Happy New Year, Statistically Speaking

Dear Readers,

As we enter into the New Year, looking toward a fresh start with fresh perspective and fresh breath, we consider whether to freshen up our lives with a New Year’s resolution.

But we don’t know which resolution to choose, nor the likelihood that we’ll successfully keep our resolution, so we rush to check our favorite blog site, Trekkychick, knowing that blogger Troi will have been hard at work digging through the google archives at the internet library to support our path towards a better 2013.

Well, Reader(s), you’ve come to the right place. After nearly 27 seconds of exhaustive research, my first google hit indicates that in 2012, the ten most common resolutions chosen were to: 1) Lose Weight 2) Get Organized 3) Spend Less, Save More 4) Enjoy Life to the Fullest, 5) Stay Fit and Healthy, 6) Learn Something Exciting 7) Quit Smoking, 8) Help Others in Their Dreams 9) Fall in Love, and 10) Spend More Time with Family.

If you’d like to be generic and choose one of last year’s most common resolutions, might I suggest #8, Helping Others in Their Dreams. I find this option particularly alluring as it is accomplished by others dreaming about how helpful you are, rather than being consciously coerced into helping somebody during waking hours. Indeed, in the unlikely event that you are asked for help, you can say, “In your dreams!” thereby still achieving this goal.

On the other hand, I have serious reservations about resolution #9, Falling in Love, for to me a resolution implies intentionality, whereas the very phrasing of “falling in love” insinuates an unexpected and quite accidental occurrence. I have, for example, many times been victim to “falling,” and whether you count the time I fell off of a swing and broke my arm while pretending to be a circus acrobat, or the time I fell from the risers in band class and broke my arm while playing the keyboard, or any of the other countless* times I fell and injured an important extremity, I can assure you these spills were unexpected and not deliberate collisions with my environment intended to meet a New Year’s resolution. 2013 will be an unproductive year if your focus is to trip every eligible bachelor walking down the street, and your falls may land you on crutches or in a wheelchair before they land you in love.**

*Actually you can totally count them. It’s 5.
**Unless the doctor patching up your broken foot is Dr. McDreamy from this fictional show, in which case you’re probably sleeping and caught somewhere between resolutions #8 and #9.

“Thanks for the resolutions options Troi,” you may be thinking, “but I wonder whether it’s worth my time to make one. Do you happen to know the statistical probability that I’ll be able to successfully keep to my resolution in 2013?”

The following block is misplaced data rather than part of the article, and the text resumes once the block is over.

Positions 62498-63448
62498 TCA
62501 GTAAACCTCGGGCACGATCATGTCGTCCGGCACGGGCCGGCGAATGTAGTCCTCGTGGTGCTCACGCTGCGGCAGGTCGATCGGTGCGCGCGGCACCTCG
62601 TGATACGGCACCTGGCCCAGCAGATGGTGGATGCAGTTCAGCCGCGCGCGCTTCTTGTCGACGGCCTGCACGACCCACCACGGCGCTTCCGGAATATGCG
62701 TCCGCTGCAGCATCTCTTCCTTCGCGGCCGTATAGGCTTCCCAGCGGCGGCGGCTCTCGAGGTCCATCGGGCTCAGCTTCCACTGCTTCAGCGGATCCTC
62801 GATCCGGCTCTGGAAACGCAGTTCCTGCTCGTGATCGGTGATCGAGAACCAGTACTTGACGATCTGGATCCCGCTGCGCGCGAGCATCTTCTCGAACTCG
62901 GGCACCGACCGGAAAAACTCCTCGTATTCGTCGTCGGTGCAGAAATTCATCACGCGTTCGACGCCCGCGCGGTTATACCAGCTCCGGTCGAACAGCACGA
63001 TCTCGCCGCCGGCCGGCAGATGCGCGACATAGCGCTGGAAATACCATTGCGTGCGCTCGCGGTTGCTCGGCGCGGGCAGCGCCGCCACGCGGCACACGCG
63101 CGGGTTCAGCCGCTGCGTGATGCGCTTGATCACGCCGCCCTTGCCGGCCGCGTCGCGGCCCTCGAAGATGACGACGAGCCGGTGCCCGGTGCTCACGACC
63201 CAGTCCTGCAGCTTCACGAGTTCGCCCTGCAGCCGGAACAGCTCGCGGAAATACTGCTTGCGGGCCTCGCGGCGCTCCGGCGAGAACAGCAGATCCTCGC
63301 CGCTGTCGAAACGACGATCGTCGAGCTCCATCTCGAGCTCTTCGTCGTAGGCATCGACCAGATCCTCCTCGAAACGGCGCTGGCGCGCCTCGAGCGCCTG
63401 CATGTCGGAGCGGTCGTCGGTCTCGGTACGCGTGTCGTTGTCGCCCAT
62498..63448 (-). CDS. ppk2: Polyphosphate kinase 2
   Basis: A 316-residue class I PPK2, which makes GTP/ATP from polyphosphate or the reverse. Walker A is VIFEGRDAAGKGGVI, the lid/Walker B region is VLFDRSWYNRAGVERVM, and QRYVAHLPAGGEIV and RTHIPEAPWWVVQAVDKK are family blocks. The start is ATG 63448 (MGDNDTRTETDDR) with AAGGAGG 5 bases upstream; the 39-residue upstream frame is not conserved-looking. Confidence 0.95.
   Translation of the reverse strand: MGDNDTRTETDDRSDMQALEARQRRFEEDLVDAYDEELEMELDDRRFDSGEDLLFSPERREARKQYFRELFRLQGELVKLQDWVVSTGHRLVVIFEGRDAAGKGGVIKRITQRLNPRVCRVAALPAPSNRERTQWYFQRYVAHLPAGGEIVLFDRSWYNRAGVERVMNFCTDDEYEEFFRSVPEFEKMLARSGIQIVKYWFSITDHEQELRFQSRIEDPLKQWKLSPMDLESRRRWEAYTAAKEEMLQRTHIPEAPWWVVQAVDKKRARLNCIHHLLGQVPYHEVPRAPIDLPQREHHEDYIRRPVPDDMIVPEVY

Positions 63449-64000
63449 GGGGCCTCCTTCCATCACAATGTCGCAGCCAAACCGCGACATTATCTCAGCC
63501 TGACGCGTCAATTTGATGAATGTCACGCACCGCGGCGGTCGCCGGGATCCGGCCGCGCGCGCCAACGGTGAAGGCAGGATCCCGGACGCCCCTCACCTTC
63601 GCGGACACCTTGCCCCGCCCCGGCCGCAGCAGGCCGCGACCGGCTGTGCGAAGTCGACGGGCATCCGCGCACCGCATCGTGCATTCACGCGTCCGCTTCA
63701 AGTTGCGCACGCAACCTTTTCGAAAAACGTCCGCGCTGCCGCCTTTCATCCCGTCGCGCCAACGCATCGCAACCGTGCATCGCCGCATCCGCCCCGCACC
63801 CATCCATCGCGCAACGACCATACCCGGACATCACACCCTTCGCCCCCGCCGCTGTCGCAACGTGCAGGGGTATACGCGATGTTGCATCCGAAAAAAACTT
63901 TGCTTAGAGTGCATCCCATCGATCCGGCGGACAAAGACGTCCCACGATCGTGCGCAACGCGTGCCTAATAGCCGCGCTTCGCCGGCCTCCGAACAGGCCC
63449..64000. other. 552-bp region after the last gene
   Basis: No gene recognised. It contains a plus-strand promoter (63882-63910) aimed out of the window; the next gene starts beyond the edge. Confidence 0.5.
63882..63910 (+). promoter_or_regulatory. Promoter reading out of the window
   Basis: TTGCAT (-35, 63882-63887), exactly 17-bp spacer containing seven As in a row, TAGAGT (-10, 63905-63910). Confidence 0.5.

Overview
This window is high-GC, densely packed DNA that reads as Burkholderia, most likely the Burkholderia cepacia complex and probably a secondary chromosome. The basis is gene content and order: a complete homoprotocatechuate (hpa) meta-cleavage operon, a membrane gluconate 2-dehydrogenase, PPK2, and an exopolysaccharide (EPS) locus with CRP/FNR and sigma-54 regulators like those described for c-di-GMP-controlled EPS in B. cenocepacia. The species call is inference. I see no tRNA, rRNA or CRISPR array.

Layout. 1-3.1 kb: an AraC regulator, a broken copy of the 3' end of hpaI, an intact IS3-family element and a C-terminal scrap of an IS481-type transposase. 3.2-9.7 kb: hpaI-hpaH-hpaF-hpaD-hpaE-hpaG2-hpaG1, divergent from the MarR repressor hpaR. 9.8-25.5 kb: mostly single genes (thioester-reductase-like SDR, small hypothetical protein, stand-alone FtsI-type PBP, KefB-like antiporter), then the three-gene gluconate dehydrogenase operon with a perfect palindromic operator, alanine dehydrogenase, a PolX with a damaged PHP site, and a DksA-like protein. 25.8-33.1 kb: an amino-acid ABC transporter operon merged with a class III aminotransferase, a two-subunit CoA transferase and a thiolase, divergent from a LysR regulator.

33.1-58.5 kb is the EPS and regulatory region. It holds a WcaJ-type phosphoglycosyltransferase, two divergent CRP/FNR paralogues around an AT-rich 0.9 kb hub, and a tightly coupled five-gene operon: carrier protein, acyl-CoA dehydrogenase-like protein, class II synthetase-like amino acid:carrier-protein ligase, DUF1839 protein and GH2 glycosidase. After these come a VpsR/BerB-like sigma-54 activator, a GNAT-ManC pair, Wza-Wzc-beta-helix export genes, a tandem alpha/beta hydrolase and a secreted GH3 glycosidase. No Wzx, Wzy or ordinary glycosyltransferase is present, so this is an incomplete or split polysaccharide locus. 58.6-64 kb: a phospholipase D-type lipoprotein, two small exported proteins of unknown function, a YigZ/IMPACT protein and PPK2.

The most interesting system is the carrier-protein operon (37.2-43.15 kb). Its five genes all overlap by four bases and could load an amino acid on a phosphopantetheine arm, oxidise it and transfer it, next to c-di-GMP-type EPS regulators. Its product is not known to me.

Thanks for asking, Make-Believe Reader! In fact I do. According to this website (yes, it’s the same as the last website I linked to; a journalist of my stature needs not seek to substantiate figures but rather judges credibility based on how pretty the charts are and whether the color schematic of the site matches my new Christmas sweater), 45% of Americans usually make New Year’s resolutions. And 46% of Americans maintain their resolutions past the six month mark. Therefore, if my elementary math skills serve me well, .01% of people, or in other words one one-hundredth of a person (that’s a person who has lost all of his or her extremities due to frequent falling, a risk discussed above) actually maintains a New Year’s resolution for half of the New Year.***

***I’ve just been informed by my elementary school math teacher, who coincidentally just now unsubscribed from my blog, that my calculations are wrong. I don’t want to lead my Readers astray, so I’m going to take another stab at basic multiplication using decimals.

…So in fact, Readers, the correct percentage is 20.7%. Therefore, if there are 100 people in the United States, 45 of them will make a resolution, and 20.7 will actually maintain that resolution for at least six months, or 21 if we round to the nearest thousand.**** In conclusion, less than 1/4 people will make and keep their New Year’s resolution.

****My elementary math teacher just unfriended me on facebook, and my middle school social studies teacher just posted that he takes no responsibility for my position that there are only 100 people living in the United States.

But I like to root for the underdog, so I say go for it, Readers, and resolve to squash those statistics in 2013. Try going here if you’re motivated by a little tech support, or consider these suggestions by Cosmopolitan, which is a scientific journal I sometimes read at the gym. (As an added bonus, I hear if you follow Cosmo’s tips, you’ll actually begin to look like the gorgeous models in the article!)

Good luck Readers —- You can do it!

–Troi out

Leave a Comment

Please note: Comment moderation is enabled and may delay your comment. There is no need to resubmit your comment.